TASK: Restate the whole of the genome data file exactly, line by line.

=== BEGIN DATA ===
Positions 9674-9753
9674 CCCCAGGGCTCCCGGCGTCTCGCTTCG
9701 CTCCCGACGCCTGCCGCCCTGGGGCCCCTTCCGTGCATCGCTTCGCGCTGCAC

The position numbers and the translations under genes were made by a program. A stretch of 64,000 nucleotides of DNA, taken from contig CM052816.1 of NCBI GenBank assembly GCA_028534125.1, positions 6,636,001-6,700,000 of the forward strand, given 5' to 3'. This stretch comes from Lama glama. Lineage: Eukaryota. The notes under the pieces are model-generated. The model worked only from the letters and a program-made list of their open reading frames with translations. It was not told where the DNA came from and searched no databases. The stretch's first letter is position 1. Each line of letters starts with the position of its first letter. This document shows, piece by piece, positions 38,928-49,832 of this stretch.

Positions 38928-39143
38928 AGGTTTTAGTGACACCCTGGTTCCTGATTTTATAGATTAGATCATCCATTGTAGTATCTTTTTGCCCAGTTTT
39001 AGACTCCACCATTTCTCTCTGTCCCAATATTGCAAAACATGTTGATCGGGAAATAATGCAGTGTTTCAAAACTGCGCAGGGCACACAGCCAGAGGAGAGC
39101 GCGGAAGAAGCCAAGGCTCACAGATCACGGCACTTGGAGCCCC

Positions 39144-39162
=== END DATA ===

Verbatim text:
Positions 9674-9753
9674 CCCCAGGGCTCCCGGCGTCTCGCTTCG
9701 CTCCCGACGCCTGCCGCCCTGGGGCCCCTTCCGTGCATCGCTTCGCGCTGCAC

The position numbers and the translations under genes were made by a program. A stretch of 64,000 nucleotides of DNA, taken from contig CM052816.1 of NCBI GenBank assembly GCA_028534125.1, positions 6,636,001-6,700,000 of the forward strand, given 5' to 3'. This stretch comes from Lama glama. Lineage: Eukaryota. The notes under the pieces are model-generated. The model worked only from the letters and a program-made list of their open reading frames with translations. It was not told where the DNA came from and searched no databases. The stretch's first letter is position 1. Each line of letters starts with the position of its first letter. This document shows, piece by piece, positions 38,928-49,832 of this stretch.

Positions 38928-39143
38928 AGGTTTTAGTGACACCCTGGTTCCTGATTTTATAGATTAGATCATCCATTGTAGTATCTTTTTGCCCAGTTTT
39001 AGACTCCACCATTTCTCTCTGTCCCAATATTGCAAAACATGTTGATCGGGAAATAATGCAGTGTTTCAAAACTGCGCAGGGCACACAGCCAGAGGAGAGC
39101 GCGGAAGAAGCCAAGGCTCACAGATCACGGCACTTGGAGCCCC

Positions 39144-39162